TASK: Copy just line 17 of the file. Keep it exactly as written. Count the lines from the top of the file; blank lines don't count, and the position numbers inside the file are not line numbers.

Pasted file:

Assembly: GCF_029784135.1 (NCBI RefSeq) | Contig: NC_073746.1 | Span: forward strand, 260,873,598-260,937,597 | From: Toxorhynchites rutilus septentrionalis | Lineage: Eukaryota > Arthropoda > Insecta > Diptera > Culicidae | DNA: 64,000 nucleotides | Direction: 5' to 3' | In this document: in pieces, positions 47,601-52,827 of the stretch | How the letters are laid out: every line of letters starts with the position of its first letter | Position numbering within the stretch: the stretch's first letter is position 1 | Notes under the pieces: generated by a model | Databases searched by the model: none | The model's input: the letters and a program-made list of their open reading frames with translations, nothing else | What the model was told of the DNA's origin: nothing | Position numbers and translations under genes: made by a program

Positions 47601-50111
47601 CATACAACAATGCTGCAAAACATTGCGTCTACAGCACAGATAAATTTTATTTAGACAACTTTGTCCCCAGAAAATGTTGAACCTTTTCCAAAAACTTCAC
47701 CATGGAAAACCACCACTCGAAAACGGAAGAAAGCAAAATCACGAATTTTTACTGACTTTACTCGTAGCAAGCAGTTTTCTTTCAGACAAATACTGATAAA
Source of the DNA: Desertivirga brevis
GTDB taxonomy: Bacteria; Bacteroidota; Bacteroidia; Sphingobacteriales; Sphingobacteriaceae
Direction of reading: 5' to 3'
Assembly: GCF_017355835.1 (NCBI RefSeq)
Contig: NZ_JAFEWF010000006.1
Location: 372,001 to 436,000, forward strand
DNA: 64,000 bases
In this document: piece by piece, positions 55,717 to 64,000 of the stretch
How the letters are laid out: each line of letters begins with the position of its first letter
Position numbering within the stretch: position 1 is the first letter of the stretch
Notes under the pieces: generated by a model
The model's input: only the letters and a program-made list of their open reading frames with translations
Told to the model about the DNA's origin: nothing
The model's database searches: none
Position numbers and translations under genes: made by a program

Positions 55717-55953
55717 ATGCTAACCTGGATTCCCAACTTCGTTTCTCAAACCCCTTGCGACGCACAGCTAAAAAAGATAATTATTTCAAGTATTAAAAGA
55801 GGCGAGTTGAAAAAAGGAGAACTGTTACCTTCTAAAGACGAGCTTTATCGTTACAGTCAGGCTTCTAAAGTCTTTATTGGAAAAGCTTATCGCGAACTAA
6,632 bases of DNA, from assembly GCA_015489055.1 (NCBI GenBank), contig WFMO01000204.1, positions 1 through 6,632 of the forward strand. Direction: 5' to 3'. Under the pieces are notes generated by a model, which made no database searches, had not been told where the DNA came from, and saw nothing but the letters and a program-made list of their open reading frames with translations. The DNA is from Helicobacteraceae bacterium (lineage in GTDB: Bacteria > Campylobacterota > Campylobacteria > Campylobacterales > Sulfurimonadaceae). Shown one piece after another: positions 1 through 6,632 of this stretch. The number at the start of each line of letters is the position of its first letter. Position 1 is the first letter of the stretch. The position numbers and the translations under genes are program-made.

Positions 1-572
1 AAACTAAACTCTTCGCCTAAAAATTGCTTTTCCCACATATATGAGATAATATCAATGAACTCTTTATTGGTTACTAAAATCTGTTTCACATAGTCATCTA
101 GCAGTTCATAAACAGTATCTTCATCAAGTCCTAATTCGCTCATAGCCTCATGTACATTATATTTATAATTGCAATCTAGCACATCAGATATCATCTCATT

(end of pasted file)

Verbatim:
Told to the model about the DNA's origin: nothing